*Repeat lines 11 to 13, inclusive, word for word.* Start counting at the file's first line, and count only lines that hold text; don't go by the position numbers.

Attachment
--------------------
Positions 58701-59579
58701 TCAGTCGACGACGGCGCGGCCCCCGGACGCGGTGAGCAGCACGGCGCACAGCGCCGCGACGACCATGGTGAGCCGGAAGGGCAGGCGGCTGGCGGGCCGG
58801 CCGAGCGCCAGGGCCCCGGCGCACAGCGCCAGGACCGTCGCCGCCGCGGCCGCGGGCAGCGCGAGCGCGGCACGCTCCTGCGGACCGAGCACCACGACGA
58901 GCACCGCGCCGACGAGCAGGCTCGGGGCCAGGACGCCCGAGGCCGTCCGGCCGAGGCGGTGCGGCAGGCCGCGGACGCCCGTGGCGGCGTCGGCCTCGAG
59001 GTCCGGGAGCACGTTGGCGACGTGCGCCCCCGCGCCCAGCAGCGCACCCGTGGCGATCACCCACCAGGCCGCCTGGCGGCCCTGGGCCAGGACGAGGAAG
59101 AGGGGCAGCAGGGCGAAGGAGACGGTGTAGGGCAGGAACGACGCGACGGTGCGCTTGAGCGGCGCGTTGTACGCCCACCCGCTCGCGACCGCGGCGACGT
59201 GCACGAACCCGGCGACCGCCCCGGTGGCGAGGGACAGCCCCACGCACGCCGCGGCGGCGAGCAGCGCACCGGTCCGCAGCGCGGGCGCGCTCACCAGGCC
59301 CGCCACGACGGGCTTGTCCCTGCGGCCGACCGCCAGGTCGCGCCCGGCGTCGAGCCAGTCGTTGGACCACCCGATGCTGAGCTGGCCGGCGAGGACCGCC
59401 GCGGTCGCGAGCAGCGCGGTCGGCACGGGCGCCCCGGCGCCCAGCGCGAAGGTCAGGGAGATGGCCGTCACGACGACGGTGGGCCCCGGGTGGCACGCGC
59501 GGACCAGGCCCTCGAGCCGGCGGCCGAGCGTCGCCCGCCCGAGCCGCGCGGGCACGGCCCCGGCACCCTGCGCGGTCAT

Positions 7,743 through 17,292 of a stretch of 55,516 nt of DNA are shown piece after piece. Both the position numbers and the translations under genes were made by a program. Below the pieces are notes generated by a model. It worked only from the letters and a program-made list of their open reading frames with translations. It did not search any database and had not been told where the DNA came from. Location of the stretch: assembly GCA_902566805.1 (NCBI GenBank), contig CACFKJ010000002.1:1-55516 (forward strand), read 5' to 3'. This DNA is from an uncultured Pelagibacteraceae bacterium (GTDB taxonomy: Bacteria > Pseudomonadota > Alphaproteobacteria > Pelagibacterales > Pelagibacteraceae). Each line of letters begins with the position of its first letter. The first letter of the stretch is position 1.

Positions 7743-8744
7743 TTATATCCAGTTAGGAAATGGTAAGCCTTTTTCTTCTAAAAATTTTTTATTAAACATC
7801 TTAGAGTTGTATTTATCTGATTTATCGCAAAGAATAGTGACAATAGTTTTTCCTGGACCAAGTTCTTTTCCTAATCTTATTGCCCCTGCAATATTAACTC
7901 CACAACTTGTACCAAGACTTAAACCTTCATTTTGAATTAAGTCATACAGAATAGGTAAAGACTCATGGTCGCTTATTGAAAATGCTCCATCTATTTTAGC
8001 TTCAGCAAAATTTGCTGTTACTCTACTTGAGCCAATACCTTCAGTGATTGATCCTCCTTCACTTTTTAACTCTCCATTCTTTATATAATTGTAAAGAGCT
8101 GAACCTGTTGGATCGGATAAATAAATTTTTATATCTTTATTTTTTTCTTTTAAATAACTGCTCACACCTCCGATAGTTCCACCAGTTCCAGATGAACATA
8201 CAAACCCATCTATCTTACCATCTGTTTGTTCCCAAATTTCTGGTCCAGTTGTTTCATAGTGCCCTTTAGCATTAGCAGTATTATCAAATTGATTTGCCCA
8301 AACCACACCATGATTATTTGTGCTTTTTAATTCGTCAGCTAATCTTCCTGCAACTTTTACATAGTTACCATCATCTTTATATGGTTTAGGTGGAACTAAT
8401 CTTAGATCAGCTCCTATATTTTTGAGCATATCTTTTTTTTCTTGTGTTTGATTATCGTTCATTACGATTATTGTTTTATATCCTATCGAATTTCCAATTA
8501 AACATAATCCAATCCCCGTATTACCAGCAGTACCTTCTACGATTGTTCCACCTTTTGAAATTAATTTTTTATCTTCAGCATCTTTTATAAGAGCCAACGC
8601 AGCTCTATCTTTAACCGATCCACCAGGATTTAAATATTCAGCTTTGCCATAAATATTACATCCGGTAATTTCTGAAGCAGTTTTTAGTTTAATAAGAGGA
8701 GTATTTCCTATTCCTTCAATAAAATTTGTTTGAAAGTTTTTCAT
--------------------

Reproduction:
Positions 7,743 through 17,292 of a stretch of 55,516 nt of DNA are shown piece after piece. Both the position numbers and the translations under genes were made by a program. Below the pieces are notes generated by a model. It worked only from the letters and a program-made list of their open reading frames with translations. It did not search any database and had not been told where the DNA came from. Location of the stretch: assembly GCA_902566805.1 (NCBI GenBank), contig CACFKJ010000002.1:1-55516 (forward strand), read 5' to 3'. This DNA is from an uncultured Pelagibacteraceae bacterium (GTDB taxonomy: Bacteria > Pseudomonadota > Alphaproteobacteria > Pelagibacterales > Pelagibacteraceae). Each line of letters begins with the position of its first letter. The first letter of the stretch is position 1.

Positions 7743-8744
7743 TTATATCCAGTTAGGAAATGGTAAGCCTTTTTCTTCTAAAAATTTTTTATTAAACATC